For the second time in as many days, Georgia has seen a defensive player leave the team in search of a better opportunity.
Following Saturday’s scrimmage, head coach Mark Richt confirmed that sophomore safety Marc Deas has decided to leave the Bulldogs football program. As was the case with defensive end Derrick Lott Friday, Richt said Deas decision was based on the desire for more playing time at another school.
“They love Georgia and we love them,” Richt said in comments distributed by the school. “They had a choice to make. They decided to move on. They’re great kids and we wish them well. … Their teammates understand they’ve got decisions to make and lives to live. No one likes losing a teammate, but we love them and if they think their best chance is at another school then I think (their teammates) understand.”
Deas played in all 14 games for UGA in 2011.
Richt stressed to reporters afterwards that there were no academic or disciplinary issues behind the twin transfers. That stands in sharp contrast to issues that have hit UGA’s defense, specifically the secondary, throughout the offseason.
Projected starters at cornerback, Branden Smith and Sanders Commings, have both been arrested since January, with the latter facing a two-game suspension to start the season and the former likely facing at least a one-game suspension. Additionally, starting safety Bacarri Rambo will reportedly serve a four-game suspension over a failed drug test, while two other defensive backs were dismissed from the program back in February.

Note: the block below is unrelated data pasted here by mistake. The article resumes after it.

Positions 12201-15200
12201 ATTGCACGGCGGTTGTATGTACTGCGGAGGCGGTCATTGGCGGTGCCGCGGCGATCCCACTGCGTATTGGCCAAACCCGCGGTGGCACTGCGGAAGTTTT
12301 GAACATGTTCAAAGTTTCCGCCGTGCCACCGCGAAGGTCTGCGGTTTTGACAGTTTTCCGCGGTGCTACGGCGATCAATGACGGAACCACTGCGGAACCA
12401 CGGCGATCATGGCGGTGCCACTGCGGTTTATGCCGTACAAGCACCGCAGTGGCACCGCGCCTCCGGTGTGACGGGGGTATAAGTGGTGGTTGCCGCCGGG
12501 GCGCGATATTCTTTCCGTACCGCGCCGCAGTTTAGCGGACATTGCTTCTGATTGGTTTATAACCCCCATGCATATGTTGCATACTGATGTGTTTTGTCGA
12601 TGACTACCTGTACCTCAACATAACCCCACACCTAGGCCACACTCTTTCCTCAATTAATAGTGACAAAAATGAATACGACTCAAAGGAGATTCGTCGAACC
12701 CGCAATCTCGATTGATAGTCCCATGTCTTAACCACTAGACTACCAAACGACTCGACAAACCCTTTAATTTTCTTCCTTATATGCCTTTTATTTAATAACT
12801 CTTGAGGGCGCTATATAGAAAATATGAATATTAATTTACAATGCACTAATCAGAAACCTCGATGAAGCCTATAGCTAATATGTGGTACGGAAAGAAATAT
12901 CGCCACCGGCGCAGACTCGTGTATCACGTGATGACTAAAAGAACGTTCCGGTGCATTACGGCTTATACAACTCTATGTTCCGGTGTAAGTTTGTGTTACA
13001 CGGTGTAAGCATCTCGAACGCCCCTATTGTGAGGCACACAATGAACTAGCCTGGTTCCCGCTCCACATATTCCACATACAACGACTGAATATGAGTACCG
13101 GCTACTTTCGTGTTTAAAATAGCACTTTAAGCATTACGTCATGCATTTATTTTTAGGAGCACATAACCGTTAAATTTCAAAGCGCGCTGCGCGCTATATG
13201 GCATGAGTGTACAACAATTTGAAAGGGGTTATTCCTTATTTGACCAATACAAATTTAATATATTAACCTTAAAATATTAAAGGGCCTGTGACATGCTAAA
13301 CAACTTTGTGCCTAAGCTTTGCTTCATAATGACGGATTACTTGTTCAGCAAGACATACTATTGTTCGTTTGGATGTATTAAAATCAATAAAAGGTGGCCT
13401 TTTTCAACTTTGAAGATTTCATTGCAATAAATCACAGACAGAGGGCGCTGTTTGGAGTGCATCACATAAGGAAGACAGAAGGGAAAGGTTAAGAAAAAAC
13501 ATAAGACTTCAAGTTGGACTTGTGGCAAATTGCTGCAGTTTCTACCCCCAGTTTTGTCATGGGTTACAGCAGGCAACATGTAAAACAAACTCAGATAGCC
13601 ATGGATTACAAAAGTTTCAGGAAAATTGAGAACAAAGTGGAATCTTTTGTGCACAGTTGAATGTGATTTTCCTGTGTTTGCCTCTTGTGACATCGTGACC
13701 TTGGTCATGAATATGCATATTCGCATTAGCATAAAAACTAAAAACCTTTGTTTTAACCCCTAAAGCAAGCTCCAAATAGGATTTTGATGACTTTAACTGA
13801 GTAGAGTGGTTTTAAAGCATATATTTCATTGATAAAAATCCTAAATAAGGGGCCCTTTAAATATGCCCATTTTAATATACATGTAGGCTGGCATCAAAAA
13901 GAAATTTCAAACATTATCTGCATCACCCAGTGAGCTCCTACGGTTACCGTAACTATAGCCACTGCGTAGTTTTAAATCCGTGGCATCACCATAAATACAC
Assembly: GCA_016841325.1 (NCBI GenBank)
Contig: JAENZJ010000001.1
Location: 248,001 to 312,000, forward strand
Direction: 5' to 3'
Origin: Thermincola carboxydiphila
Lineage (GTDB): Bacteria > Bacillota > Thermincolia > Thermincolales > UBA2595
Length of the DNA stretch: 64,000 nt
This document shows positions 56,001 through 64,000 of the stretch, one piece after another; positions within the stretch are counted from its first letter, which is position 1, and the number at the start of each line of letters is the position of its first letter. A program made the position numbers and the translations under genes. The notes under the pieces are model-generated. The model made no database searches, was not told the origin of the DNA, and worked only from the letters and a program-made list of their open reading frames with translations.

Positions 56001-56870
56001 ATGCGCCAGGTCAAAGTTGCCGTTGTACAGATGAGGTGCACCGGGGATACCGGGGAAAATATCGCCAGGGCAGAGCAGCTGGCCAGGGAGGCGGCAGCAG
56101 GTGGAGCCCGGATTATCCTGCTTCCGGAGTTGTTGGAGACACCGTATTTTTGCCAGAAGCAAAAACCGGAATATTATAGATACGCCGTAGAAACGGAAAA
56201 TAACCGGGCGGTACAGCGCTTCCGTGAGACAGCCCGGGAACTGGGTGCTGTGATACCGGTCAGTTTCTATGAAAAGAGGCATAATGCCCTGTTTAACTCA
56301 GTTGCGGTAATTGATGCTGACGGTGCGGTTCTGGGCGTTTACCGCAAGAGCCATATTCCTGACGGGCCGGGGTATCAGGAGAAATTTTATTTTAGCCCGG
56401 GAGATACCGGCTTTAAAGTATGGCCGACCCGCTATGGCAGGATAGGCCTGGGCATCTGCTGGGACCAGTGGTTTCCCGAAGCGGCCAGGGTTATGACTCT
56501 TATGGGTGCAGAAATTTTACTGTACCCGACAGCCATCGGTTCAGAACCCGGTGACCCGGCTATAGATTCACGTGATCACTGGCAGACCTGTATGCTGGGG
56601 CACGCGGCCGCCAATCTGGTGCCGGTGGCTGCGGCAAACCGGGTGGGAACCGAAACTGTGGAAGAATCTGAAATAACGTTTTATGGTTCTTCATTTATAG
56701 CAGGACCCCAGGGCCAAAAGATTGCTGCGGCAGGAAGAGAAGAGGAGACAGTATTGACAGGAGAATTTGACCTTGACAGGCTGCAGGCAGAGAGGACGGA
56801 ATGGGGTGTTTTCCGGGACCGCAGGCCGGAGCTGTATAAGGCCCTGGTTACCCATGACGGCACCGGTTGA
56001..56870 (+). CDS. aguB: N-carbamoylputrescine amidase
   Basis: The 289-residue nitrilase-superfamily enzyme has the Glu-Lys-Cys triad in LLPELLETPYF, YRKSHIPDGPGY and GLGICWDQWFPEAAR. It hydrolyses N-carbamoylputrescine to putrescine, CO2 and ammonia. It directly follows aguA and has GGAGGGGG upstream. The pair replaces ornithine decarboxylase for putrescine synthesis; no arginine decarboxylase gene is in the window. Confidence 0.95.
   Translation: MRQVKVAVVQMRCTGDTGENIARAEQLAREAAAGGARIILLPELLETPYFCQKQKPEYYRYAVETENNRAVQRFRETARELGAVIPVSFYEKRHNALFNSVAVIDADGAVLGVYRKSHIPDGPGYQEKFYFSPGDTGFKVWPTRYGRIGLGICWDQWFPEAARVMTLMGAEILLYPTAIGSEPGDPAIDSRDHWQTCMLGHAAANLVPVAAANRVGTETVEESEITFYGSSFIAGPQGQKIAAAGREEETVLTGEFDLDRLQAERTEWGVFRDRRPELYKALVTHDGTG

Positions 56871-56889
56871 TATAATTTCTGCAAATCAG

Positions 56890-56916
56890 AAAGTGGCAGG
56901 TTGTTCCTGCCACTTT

Add in linebacker Alec Ogletree‘s two-game suspension for violating team policy, and Richt’s defensive unit has been hit hard by off-field issues that past couple of months. To his credit, Richt addressed the myriad off-field issues and how his program goes about handling them in the post-scrimmage media briefing.
“At Georgia, we’ve got rules and policies that we feel are in the best interest of the players — things like going to class, going to tutors and study hall, and how to behave,” Richt said. “Everything we do and every rule we have is to benefit these guys and the team. A lot of our discipline does involve playing time. That’s the one thing guys covet the most. When you discipline guys and take away playing time, you’re hoping that sticks enough where it will change that individual’s behavior so it’s better in the future.
‘We’re willing to carry it out, even if it hurts. We have high accountability for everyone. If a guy makes a mistake, we handle it. We don’t just let it go by. Those are the expectations we have. If you do right, you’re rewarded. If you don’t, you get disciplined. That’s part of learning, part of growing.”
At least UGA doesn’t have a discipline issue. Things would really be out of hand if that were the case.